"The ultimate finding of guilt or innocence, or dismissal of charges arising out of an arrest and detention has no bearing on whether the arrest was valid." Valenti v. Sheeler, 765 F.Supp. 227, 230 (E.D. Pa. 1991) (citing Pierson v. Ray, 386 U.S. 547, 555 (1967)). A court need only find that "[p]robable cause... exist[ed] as to any offense that could be charged under the circumstances." Barna v. City of Perth Amboy, 42 F.3d 809, 819 (3d Cir. 1994). Hence, "[t]he existence of probable cause [for one offense]... justifie[s] the arrest - and defeats [the plaintiff's] claim of false arrest - even if there was insufficient cause to arrest on the [second offense] alone.'" Johnson v. Knorr, 477 F.3d 75, 85 (3d Cir. 2007) (quoting Edwards v. City of Phila., 860 F.2d 568, 576 (3d Cir. 1988)).

Here, Sargent was arrested and charged with aggravated assault, resisting arrest, harassment, disorderly conduct, and public drunkenness. At stated above, Defendants argue that probable cause existed to arrest Sargent for public drunkenness. The Pennsylvania criminal statute defining public drunkenness states "[a]person is guilty of a summary offense if he appears in any public place manifestly under the influence of alcohol... to the degree that he may endanger himself or other persons or property, or annoy persons in his vicinity." 18 Pa.C.S.A. § 5505. It is undisputed that Defendant Kulick was dispatched to the parking lot of the casino at the request of the casino's security shift supervisor to assist Sargent and Comstock, who appeared to be intoxicated and unable to locate the keys to Sargent's vehicle. (Doc. 47-2, at 6). It is undisputed that Defendant Kulick detected a strong odor of alcohol on Sargent's and Comstock's breath and on the basis of that observation, advised them that if they were to operate the vehicle, it would constitute a DUI offense. (Doc. 47-2, at 6). It is further undisputed that Sargent's blood alcohol content at the time of the incident was approximately.27 to.29, or three times the legal limit. (Doc. 47-6, at 4). It is undisputed that the communication between the four individuals present in the parking lot "escalated quickly." (Doc. 47-2, at 9; Doc. 54, at 48). Finally, it is also undisputed that Sargent approached Defendant Kulick, who was talking with Comstock, and proceeded to waive her index finger in his face, a movement that Defendant Kulick perceived as an attempt to strike him, which resulted in her arrest. (Doc. 44, at 3, Doc. 52, at 2). Accordingly, Defendants submit that, on the basis of these undisputed facts, probable cause existed to arrest Sargent for public drunkenness.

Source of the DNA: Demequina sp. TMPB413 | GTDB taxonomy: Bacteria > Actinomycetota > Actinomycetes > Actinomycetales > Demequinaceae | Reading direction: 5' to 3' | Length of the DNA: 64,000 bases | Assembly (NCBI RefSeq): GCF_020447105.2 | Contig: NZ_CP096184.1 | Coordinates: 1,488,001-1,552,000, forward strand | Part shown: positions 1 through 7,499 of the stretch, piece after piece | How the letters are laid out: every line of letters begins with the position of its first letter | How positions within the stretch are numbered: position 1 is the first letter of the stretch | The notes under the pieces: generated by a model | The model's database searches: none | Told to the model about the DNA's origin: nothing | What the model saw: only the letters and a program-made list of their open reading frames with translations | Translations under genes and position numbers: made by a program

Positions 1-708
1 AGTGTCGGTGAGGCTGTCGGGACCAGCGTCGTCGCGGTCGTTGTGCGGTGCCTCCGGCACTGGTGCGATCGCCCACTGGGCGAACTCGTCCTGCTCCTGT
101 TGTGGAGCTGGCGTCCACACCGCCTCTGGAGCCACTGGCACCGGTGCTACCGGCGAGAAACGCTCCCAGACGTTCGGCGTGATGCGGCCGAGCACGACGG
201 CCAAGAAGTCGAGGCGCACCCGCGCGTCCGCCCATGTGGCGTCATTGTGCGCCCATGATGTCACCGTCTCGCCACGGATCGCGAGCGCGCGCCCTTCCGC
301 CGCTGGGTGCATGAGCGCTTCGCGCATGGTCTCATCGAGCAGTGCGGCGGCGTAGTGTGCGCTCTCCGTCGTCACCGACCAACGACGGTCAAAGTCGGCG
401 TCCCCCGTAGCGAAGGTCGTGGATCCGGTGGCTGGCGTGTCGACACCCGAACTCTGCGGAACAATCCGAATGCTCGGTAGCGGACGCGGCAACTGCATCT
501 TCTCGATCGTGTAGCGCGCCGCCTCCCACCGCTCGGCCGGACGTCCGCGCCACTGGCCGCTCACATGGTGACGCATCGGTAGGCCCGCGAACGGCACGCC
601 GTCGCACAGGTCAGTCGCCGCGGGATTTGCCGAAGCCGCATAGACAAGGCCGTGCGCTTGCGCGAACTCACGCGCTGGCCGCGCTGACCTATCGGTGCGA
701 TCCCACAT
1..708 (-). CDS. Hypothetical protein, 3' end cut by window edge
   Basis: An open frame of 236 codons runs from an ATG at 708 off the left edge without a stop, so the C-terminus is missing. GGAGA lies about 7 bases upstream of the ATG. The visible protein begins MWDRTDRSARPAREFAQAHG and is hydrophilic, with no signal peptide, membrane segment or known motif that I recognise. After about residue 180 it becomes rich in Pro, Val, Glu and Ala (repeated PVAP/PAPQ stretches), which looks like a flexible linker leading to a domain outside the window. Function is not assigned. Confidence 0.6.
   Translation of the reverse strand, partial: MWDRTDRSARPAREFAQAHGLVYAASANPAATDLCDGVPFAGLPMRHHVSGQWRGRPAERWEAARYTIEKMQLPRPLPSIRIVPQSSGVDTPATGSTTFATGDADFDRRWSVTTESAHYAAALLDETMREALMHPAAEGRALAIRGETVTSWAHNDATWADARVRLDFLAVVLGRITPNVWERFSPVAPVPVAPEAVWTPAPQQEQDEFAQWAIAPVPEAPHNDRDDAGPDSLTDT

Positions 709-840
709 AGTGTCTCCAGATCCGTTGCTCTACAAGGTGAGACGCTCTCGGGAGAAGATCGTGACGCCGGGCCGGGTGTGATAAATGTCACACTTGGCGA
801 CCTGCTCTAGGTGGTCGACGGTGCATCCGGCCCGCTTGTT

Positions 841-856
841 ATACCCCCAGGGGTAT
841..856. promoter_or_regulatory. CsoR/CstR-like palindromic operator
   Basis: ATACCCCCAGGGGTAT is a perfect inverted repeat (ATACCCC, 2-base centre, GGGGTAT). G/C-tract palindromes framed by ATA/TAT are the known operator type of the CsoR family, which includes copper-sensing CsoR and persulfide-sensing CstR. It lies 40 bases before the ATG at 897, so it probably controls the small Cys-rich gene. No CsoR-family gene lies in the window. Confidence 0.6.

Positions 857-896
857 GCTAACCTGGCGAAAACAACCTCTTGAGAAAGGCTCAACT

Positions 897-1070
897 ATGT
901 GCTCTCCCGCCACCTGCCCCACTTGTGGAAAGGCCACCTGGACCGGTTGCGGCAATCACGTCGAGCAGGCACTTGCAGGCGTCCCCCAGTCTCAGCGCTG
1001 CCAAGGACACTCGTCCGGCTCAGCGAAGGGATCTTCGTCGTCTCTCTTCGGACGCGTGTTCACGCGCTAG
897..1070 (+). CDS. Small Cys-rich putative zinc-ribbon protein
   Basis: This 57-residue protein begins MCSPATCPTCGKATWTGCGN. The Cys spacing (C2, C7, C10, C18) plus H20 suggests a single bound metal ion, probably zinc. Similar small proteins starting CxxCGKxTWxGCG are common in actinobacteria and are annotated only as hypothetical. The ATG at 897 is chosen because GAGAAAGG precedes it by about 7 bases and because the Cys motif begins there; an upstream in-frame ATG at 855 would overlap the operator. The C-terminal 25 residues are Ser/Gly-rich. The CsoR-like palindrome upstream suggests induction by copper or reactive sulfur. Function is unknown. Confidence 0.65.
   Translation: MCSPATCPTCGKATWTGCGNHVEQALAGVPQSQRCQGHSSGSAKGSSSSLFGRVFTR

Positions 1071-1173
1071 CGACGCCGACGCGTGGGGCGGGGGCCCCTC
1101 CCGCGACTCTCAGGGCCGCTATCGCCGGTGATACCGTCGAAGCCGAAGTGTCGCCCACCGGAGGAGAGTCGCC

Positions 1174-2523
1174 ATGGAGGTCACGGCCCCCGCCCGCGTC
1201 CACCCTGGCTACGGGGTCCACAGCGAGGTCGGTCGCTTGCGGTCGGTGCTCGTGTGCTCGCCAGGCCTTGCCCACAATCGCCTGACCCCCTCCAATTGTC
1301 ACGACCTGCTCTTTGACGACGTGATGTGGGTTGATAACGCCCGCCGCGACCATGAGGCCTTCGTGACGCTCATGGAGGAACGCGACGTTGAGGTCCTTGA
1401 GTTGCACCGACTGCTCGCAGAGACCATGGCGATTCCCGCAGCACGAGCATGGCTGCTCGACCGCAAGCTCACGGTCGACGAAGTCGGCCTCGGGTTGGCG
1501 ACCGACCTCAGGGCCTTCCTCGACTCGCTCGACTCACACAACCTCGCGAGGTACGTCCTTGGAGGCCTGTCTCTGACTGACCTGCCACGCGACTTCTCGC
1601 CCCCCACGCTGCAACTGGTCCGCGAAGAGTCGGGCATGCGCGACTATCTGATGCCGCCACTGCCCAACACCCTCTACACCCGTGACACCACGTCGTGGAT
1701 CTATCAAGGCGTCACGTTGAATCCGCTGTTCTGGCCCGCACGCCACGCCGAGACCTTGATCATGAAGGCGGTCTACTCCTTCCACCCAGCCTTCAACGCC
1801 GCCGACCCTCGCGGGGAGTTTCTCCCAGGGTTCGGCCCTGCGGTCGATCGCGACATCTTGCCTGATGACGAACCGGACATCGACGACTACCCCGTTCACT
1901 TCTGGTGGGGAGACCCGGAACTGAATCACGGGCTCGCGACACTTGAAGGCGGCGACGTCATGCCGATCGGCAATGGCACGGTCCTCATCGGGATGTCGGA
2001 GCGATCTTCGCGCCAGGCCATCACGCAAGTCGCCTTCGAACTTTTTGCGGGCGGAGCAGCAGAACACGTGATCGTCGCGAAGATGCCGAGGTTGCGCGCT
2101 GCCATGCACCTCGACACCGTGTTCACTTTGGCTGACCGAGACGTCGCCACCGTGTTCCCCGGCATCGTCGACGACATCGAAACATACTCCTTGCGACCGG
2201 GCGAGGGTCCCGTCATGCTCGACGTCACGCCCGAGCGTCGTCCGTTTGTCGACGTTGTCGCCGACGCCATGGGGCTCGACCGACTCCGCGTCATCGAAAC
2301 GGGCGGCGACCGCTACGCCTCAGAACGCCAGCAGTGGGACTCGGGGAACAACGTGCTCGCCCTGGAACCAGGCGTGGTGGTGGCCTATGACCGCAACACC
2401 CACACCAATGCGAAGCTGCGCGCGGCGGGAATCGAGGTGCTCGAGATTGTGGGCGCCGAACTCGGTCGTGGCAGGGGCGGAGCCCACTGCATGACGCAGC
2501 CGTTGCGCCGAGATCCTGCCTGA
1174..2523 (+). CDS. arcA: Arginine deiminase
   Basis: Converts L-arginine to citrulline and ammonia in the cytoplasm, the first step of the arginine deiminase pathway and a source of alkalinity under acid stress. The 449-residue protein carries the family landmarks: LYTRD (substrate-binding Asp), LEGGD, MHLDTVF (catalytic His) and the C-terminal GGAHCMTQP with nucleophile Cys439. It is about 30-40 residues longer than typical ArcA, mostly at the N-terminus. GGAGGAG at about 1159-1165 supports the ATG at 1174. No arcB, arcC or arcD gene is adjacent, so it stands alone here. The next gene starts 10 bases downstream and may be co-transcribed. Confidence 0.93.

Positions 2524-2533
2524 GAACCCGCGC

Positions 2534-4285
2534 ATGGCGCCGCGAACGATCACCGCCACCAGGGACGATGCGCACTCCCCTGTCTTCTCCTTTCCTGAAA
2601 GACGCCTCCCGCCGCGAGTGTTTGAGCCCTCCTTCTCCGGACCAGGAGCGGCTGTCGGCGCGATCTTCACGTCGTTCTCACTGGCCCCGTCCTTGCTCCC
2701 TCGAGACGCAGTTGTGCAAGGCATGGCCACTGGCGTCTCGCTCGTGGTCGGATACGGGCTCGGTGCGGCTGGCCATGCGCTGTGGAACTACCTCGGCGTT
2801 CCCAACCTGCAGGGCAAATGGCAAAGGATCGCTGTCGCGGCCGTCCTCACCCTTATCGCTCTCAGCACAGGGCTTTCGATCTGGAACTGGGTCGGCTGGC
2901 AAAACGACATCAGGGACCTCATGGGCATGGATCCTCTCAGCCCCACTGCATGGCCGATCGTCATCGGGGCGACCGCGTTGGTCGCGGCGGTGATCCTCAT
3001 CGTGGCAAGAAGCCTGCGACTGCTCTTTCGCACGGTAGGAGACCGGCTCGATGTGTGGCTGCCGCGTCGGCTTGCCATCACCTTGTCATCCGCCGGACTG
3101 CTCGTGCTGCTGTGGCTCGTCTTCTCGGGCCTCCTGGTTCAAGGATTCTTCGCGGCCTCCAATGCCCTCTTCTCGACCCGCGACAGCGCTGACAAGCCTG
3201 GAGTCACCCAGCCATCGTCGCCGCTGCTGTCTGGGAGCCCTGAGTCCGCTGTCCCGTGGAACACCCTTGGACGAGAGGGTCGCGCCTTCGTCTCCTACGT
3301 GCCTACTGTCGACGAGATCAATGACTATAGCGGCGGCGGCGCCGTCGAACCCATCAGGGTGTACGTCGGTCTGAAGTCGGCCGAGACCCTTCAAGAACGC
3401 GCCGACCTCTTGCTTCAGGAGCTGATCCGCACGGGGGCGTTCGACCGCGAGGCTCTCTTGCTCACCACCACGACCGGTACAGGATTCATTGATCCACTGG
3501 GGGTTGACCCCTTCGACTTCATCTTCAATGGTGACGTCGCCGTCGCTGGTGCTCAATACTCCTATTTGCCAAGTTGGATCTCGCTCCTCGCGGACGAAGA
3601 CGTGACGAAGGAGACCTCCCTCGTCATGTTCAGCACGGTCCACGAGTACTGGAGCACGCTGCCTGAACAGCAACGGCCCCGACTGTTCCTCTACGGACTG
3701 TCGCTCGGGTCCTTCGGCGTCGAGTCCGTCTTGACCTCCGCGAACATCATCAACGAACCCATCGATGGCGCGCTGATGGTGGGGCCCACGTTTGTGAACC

In response, Sargent argues that a genuine issue of material fact exists with respect to the underlying circumstances leading up to her arrest; namely, whether she attempted to strike Defendant Kulick, or merely pointed her finger at his face. She argues that her behavior did not create probable cause to arrest her. In support of her position, she cites the deposition testimony of Comstock, who testifies that while he does not recall the details of the incident - specifically, whether Sargent shouted obscenities at Defendant Kulick, he does remember Sargent pointing her finger at Defendant Kulick as if "she was sticking up for [Comstock]." (Doc. 54, at 48). However, Comstock admits that his overall recollection of that night is "fuzzy." Sargent also references the existence of a video surveillance tape in support of her position that the surveillance tape provides an unbiased account of the events that occurred in the parking lot, which creates a genuine issue of material fact with respect to the issue of probable cause. However, that tape is not included in the record before this Court.